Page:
I enjoyed curating my list of 12 Must-See TEDs for Purposeful Women so much that I decided to do it again with TED’s latest offerings. They’ve had so many great talks in the last year, and I’ve loved the challenge of listening and narrowing down the list to my absolute favorites.
Covering everything from body image to parenting to a better way to donate, I hope you enjoy this playlist for purposeful women.
Ready to get fired up about life?
Best of TED 2014 | 7 Amazing Talks for Purposeful Women
1. Why Thinking You’re Ugly is Bad For You by Meaghan Ramsey. This is a must-see for all women, especially mothers of daughters. What low body confidence is doing to women and girls—and what we can do about it. Inspiring! (1.7 million views)
2. For Parents, Happiness is a Very High Bar by Jennifer Senior. This talk is like a warm hug saying, “Don’t worry, Mama! There’s a reason you have no idea what you’re doing!” From women entering the workforce to couples divvying up more of the household management to us trying desperately to raise kids who are equipped to do ANYthing, we’re all forging new paths. And last—if all you want is for your children to be happy, is that really a fair weight to place on your shoulders? (1.2 million views)
3. Why a Good Book is a Secret Door by Mac Barnett. The intersection between truth and lies = fiction, art, imagination. This touching and witty talk will have you scheming ways to infuse your child’s life (and yours!) with a little more mystery and wonder. (I love this one so much that it inspired a post of my own.) (1 million views)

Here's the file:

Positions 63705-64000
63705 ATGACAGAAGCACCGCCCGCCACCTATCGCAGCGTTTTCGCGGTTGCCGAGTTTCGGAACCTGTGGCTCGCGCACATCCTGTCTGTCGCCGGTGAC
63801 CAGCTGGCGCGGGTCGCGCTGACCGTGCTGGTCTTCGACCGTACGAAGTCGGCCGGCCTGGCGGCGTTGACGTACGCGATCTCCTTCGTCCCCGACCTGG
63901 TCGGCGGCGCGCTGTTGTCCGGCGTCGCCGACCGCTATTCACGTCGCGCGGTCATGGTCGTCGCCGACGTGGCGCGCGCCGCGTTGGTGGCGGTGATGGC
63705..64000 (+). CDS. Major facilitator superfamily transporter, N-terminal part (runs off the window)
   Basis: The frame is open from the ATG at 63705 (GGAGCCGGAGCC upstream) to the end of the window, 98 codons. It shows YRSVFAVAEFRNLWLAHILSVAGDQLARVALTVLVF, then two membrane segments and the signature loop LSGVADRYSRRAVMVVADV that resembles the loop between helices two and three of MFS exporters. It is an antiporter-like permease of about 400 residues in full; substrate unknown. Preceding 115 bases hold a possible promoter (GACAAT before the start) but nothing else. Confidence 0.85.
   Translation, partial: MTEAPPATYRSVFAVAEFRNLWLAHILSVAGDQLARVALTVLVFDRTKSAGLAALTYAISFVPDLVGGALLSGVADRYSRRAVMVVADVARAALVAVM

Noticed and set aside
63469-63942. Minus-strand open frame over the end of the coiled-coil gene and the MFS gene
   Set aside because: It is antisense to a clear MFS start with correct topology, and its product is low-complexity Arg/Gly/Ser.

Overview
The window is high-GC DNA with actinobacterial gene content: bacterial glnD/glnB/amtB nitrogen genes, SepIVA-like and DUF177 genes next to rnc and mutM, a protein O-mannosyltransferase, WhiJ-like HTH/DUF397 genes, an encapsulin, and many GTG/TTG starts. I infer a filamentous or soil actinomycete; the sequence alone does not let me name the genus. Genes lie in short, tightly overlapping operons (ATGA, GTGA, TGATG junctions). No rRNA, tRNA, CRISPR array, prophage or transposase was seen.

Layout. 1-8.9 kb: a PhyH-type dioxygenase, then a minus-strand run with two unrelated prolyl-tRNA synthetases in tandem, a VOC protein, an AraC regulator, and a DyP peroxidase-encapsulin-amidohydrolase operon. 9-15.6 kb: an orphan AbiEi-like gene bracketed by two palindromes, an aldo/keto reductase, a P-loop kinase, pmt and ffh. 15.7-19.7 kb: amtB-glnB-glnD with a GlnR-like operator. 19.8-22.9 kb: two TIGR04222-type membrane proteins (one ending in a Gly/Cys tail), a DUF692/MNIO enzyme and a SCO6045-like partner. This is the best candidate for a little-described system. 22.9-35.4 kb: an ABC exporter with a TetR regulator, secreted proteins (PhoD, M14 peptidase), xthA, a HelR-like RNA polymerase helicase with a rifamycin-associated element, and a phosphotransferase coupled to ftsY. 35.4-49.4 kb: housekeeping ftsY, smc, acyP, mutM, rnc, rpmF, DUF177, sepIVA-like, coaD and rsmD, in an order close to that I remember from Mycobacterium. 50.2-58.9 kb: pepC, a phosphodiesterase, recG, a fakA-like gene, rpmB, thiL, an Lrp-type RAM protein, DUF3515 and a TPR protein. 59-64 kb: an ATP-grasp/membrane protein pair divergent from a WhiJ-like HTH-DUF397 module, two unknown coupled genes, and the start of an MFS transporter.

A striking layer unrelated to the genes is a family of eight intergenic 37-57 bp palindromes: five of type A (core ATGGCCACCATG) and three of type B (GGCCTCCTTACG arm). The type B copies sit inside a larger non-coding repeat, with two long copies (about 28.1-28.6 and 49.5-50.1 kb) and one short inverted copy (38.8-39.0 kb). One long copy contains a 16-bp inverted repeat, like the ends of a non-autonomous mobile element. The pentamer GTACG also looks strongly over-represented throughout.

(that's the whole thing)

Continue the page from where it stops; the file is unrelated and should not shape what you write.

4. How to Practice Emotional Hygiene by Guy Winch. A heartwarming case for valuing psychological wellbeing as much as we value physical wellbeing. How much impact would better emotional maintenance have on your quality of life? I found his thoughts on loneliness to ring especially true. (TEDx)
5. Should You Donate Differently by Joy Sun. Sun questions two assumptions: that poor people are poor because they are uneducated and that because of that, they need people like us to figure out what they need and get it to them. “I believed that I could do more good with money for the poor than the poor could do for themselves.” A convincing case for unconditional cash transfers. (700,000 views)
6. Meet the Mom who Started the Ice Bucket Challenge by Nancy Frates. I don’t know why this one surprised me so much, but it did. Maybe I thought it would apply most to people who felt called to be advocates of disease research, or maybe I thought it would be braggy. It was neither. It was a call to grab life by the reigns and contribute however we can. (400,000 views)
7. The Art of Stillness by world traveler Pico Iyer. “We can make contact with people on the farthest corners of the planet, but sometimes, in that process, we lose contact with ourselves.” I always benefit from reminders to find stillness; the problem is actually doing it. And doing it often. So next time you want to go somewhere, try watching this and then going nowhere. (800,000 views)
PS. Let’s change the world.
Check here for the Best of 2015.
If you enjoyed this collection, I bet you’ll really enjoy my Top 16 Resources for Wholehearted Women (4 TEDs, 4 books, 4 podcasts, 4 blogs), which you’ll get when you sign up for my monthly newsletter. Join our community of purposeful women by signing up here!